We will spend the next grant period on epigenetic marks in lung cancer that will build on our previous work on unmasking promoter methylation (Aim 3). We will extend our promoter work to extensively study hypomethylated promoters with a subsequent increase in gene expression for incorporation into EDRN collaborations that focus on RNA or protein (Aim 2). We will assess global methylation status in lung cancer cell lines and primary lung tumors and use new tiled arrays to identify genome-wide regions of methylation (Aim 1). These studies will thus be complementary to our ongoing studies using pharmacologic unmasking and will allow direct comparison between genes methylated in tumors of unclear significance and those that are reactivated after 5-AZA treatment, suggesting a more functional role in tumor progression. Once identified, we will use the assays we developed including MSP and QMSP to test regions of promoter hypermethylation to develop measurable biomarkers. These assays will allow continuing to develop highly specific and sensitive tests to detect tumor cells in various bodily fluids such as serum, plasma, sputum, and BAL fluid for early detection and diagnosis. We have also designed a novel QD-FRET nanoprobe technology for detecting nucleic acids and an additional approach here will be to build these probes for specific methylation markers we discover and validate. The proposed integrated program has the ability to achieve this goal because it optimally applies existing investigator talent, achievement, and interest using the most promising current research directions in epigenetics.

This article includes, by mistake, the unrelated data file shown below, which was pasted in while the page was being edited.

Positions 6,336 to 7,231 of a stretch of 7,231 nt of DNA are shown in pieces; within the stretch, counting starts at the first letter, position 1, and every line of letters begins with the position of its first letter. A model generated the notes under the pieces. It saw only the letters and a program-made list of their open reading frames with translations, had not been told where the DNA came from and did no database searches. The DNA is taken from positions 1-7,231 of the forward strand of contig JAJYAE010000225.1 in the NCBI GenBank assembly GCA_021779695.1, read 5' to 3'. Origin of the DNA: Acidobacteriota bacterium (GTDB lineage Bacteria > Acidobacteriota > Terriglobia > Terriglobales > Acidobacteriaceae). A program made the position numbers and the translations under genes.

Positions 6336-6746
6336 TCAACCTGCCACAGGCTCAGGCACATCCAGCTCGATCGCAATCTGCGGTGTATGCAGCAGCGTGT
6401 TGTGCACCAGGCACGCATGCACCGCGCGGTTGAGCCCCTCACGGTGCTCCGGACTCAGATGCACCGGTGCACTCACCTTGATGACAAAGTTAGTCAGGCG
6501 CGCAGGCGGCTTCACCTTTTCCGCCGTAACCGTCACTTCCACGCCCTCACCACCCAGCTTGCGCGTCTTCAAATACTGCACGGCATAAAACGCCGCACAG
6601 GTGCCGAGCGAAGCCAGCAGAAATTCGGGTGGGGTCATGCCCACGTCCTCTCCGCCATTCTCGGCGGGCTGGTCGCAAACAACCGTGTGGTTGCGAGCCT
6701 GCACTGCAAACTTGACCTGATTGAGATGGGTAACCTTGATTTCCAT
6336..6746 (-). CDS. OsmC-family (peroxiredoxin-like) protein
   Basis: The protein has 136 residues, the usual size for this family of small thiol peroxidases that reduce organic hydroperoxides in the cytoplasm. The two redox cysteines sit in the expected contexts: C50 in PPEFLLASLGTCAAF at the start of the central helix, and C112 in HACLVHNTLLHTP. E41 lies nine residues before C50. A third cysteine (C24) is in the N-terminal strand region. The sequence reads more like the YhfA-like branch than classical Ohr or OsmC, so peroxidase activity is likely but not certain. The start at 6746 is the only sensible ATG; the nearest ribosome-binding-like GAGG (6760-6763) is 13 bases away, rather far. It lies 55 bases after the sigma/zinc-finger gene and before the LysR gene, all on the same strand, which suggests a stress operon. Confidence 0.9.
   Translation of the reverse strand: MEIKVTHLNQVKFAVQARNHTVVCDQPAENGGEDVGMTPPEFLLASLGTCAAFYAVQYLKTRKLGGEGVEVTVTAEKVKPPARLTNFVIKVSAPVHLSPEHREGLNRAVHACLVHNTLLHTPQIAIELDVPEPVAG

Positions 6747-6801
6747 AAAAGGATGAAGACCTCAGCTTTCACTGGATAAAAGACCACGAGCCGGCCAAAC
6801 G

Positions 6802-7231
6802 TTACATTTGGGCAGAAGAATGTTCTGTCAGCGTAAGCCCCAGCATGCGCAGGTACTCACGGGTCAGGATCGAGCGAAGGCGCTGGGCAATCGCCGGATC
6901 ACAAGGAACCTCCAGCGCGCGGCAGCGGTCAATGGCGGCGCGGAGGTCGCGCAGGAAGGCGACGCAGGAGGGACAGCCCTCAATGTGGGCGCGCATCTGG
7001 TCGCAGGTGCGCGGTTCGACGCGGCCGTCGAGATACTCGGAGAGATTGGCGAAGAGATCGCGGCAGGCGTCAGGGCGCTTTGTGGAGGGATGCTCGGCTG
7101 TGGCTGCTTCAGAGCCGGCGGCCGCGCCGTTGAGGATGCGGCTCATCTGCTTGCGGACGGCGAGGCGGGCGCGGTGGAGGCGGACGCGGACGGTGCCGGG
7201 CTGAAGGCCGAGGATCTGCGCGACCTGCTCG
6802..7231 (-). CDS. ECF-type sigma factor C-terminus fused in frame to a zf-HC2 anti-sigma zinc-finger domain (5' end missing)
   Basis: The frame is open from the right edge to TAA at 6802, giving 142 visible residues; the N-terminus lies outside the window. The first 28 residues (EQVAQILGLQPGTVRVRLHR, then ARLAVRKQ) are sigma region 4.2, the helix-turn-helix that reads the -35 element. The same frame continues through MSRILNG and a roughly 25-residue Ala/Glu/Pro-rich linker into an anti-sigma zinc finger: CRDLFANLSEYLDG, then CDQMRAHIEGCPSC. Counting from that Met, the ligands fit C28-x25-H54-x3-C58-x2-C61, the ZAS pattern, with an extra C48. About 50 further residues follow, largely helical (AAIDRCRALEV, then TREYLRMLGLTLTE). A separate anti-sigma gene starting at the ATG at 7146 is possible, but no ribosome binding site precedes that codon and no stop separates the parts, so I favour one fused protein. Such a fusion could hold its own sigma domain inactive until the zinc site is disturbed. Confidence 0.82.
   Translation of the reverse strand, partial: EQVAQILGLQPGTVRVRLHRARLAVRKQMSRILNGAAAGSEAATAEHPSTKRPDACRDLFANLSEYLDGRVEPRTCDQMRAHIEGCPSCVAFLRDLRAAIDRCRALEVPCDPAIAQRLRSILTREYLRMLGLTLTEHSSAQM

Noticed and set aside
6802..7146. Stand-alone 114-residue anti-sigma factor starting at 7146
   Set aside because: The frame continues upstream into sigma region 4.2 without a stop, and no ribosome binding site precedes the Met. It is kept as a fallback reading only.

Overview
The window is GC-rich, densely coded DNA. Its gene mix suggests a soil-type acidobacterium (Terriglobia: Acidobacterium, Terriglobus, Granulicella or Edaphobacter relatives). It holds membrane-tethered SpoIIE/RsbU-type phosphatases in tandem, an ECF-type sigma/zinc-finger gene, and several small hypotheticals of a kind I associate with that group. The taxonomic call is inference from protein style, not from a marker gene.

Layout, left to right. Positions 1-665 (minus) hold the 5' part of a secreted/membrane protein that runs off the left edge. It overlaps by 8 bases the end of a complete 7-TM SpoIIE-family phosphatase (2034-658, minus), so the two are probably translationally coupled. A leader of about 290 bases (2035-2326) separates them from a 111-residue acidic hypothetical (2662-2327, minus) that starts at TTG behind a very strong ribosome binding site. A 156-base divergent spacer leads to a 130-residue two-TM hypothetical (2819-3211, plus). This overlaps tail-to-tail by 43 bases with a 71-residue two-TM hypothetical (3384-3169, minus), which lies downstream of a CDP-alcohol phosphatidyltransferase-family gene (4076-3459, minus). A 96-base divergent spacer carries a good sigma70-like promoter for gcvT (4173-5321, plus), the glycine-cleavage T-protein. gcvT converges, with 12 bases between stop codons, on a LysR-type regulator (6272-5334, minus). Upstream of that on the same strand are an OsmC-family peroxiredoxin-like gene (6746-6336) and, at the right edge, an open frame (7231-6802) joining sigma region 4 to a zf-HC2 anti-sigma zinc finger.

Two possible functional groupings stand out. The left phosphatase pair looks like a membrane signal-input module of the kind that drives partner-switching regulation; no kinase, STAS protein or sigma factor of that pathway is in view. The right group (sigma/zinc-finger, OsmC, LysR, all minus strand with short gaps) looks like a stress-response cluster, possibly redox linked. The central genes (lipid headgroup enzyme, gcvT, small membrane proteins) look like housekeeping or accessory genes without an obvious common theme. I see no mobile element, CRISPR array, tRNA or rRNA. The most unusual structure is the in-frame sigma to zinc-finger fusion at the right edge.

This proposal will comprehensively identify a variety of epigenetic markers in lung cancer. All the proposed aims are unite around the common research goal of generating and applying new molecular markers for the eariy detection and diagnosis of lung cancer. In this way, the morbidity and mortality of this deadly disease may be diminished by eariy and timely detection with appropriate therapy.
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|Ili, Carmen Gloria; Brebi, Priscilla; Tapia, Oscar et al. (2013) Cellular FLICE-like inhibitory protein long form (c-FLIPL) overexpression is related to cervical cancer progression. Int J Gynecol Pathol 32:316-22|
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